The Geometry of Winter
Winter is all about the angles.
On a practical level, it’s not about the rays, the radians, the degrees; it’s all about how much you can fit into them before it gets too dark, too cold, too both to bother anymore.
On this day, it’s about the angle of the Middle Eastern sands to the bottom spoke of a star in the sky; it’s about the conjunction of peasants and magi, saviors and kings.
It’s about the twelfth day of Christmas, and thank all that’s holy, the end of the song, and about getting ready to tear the tree down tomorrow and get down, finally, to the real business of winter.
It’s about rationalization and justification, about how much you can squeeze into the waking hours even when you get up well after the sun, and about how much you can let go until tomorrow when the dark unfurls like a blanket. It’s about how much guilt you feel for being behind on everything, and how you can work the angles to make it seem like you’ve done too much.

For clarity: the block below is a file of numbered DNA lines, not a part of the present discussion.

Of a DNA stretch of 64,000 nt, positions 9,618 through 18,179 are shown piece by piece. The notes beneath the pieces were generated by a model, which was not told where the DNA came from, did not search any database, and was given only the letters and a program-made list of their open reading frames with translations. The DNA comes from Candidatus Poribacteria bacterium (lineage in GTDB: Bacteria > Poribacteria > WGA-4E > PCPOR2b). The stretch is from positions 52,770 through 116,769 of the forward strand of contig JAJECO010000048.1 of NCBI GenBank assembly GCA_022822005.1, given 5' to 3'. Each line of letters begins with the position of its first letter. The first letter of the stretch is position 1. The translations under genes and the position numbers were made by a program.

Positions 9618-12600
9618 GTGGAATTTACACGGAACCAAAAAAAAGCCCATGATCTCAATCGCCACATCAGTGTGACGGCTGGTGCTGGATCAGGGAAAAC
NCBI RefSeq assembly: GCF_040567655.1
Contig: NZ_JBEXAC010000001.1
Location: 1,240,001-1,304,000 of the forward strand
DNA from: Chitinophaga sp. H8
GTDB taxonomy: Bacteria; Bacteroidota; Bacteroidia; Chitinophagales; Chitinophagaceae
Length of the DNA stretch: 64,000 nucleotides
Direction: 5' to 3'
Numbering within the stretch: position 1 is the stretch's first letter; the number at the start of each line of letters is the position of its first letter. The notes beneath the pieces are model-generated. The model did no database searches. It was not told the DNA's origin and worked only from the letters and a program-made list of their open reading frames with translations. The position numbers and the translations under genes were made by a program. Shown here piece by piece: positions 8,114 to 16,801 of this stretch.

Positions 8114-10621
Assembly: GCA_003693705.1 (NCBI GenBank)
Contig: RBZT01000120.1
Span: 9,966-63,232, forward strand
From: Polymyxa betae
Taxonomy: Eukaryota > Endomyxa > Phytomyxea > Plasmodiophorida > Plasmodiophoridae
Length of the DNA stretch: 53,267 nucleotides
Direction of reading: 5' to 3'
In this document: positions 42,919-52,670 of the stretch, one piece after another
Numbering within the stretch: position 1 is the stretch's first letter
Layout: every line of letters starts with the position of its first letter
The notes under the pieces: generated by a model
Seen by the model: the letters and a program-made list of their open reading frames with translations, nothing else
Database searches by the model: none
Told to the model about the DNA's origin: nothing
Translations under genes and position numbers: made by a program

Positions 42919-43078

Winter is about the angle of the snow to the tops of your boots and the bottom of your coat, and the arc of your trajectory when your feet go flying on the ice. It’s the angle of gloves to ice scraper and windshield , of hat to hair and earmuffs to the wind.
Here, it’s about other angles, too, the ones so elemental no one notices.
It’s about the conjunction between earth and sky, the nexus of clouds and light. Winter is a spectral arc that rises and expands and connects until it almost births a sun dog, then contracts around the sun and leaves the wagging tails to future days. It’s storm and sun intersecting, locking themselves in a sinuous dance of the seven veils, each one shed at its own sensual angles until only the orb is left to shine open, naked, and bright.
Winter is long nights and deep sleeps and breathing slowed and steadied: like the conjunction of fading dark and light’s return, slow, deliberate, insistent on its own time and space and pace.
Winter is about the angle of rotation, of axis and orbit and earth revolving around the sun.
The geometry of winter at its best, though, is the one that bids me rest, to sit and drink my coffee and watch the slow dance of the long lowering slant of the light.
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